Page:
I'm currently considering taking a job in another state, and I currently own a home that's up-side down in it's mortgage. I'm trying to figure out what I would do with my home in the event that I move. Here's a few stats, at least approximate values.

  • Current home value: $180K
  • Current home mortgage: $230K (FHA loan)
  • Current monthly payments: $1700 (Includes insurance, property tax)
  • Price of similar houses for rent: $1200ish

I'm hoping with the new job that I might get, I would be earning about $10K more, when adjusting for the cost of living is taken into account.

So, among the options I'm considering are:

  1. Short Sell current house, rent in new location
  2. Short Sell current house, try to buy in new location
  3. Try to rent out current house, rent in new location
  4. Try to rent out current house, buy in new location

Which one of these options would make the most sense, or is there another one that I'm not thinking of? Thanks!

  • What would it cost to rent/buy a similar place in the new location?
    – Stainsor
    Commented May 19, 2011 at 16:34
  • @Stainsor: Homes are around $500-$600K, renting around $2100 a month, ballpark figures. I haven't done a lot of research in the area yet, so... Commented May 19, 2011 at 19:05
  • 2
    Sounds like a 10K raise isn't enough of a bump to work where houses are half a million..... Commented May 19, 2011 at 21:04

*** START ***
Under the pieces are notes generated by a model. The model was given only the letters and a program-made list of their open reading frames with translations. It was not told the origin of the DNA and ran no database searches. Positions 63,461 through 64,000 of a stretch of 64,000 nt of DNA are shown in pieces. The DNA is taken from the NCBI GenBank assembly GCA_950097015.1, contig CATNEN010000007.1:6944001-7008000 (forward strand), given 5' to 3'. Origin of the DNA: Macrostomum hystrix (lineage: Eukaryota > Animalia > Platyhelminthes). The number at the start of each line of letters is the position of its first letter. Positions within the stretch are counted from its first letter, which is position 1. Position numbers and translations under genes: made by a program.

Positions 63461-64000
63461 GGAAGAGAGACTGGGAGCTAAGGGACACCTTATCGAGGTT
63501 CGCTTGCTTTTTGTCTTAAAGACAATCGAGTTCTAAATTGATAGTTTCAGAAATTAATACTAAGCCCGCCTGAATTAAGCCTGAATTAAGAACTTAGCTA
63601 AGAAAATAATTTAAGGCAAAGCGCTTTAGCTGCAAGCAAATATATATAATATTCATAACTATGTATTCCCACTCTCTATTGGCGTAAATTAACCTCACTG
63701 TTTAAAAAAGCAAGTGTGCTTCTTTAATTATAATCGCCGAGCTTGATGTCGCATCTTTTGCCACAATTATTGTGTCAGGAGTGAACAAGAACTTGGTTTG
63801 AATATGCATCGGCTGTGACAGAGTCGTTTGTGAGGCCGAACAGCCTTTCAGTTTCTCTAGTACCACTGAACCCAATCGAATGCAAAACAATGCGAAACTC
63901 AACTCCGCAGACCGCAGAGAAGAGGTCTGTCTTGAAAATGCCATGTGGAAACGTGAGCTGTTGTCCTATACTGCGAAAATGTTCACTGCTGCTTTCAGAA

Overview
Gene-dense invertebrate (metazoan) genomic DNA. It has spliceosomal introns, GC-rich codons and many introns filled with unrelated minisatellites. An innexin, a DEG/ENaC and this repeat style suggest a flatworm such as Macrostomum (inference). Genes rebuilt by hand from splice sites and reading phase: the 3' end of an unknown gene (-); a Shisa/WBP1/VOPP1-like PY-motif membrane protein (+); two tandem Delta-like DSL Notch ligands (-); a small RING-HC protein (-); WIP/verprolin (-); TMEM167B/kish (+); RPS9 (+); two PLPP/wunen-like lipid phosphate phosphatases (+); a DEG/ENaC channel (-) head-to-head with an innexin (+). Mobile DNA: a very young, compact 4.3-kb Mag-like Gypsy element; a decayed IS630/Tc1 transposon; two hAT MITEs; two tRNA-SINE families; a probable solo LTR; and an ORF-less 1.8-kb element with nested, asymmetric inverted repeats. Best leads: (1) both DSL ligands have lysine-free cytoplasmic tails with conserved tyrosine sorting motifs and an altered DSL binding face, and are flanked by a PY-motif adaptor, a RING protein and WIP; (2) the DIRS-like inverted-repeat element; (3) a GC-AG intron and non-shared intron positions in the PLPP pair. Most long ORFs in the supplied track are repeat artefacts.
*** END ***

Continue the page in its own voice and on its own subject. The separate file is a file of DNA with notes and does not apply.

• @AshMachine: The bump would be more than just $10K, it's more like a 33% bump plus 10K, or something like that... Commented May 19, 2011 at 22:10

2 Answers 2


A short sale will be pretty bad for your credit report. It will linger for 7 years. This may ruin your opportunity to buy in the new area. On the other hand you need to run the numbers, the last I looked into this, the bank will look at rent and discount it by 25%. So the shortfall of $800/mo (after adjustment) will reduce your borrowing power if you rent it out. In general this is the idea. You rent for a year, and buy into the new area. If you short sell after this, while your credit is trashed, you still have your new home, and $50K less debt.

(Disclaimer - There are those who question the ethics of this, a willing short sale. I am offering a purely business answer and making no judgment either way. I owed $90K on a condo where others were selling for $20K. I paid until it came up enough that a lump sum got me out upon sale. The bank got its money in full)

An article on the differences between foreclosure and short sale.

  • I don't like the idea of short selling either really, so... But, sometimes you have to do what you have to do... Commented May 19, 2011 at 20:57
  • i thought the whole advantage of short selling is that it doesn't hurt your credit history unlike foreclosure.
    – Vitalik
    Commented May 20, 2011 at 0:38
  • @Vitalik Read the link. It doesn't drop your credit score as much as a foreclosure would.
    – Peter K.
    Commented May 20, 2011 at 2:24

There is another option. Stay where you are.

  • And I think this is the best option. I wouldn't move a great distance for a 10K raise. Depending on how much stuff you have, the cost of the move itself might actually set you back over 10k the first year, cancelling out the reason for moving. Of course I'll withhold room for reasonable exceptions: 1) Moving to another country where you felt lucky to find an employer to sponsor you, 2) Concern that your current company is faltering, 3) An opportunity to move to a more prolific market, 4) ..sheer hatred of your current job, etc.
    – elrobis
    Commented Dec 19, 2014 at 17:46
  • 1
    This doesn't offer op's question and would be better suited as a comment.
    – Madbreaks
    Commented Apr 13, 2017 at 16:05

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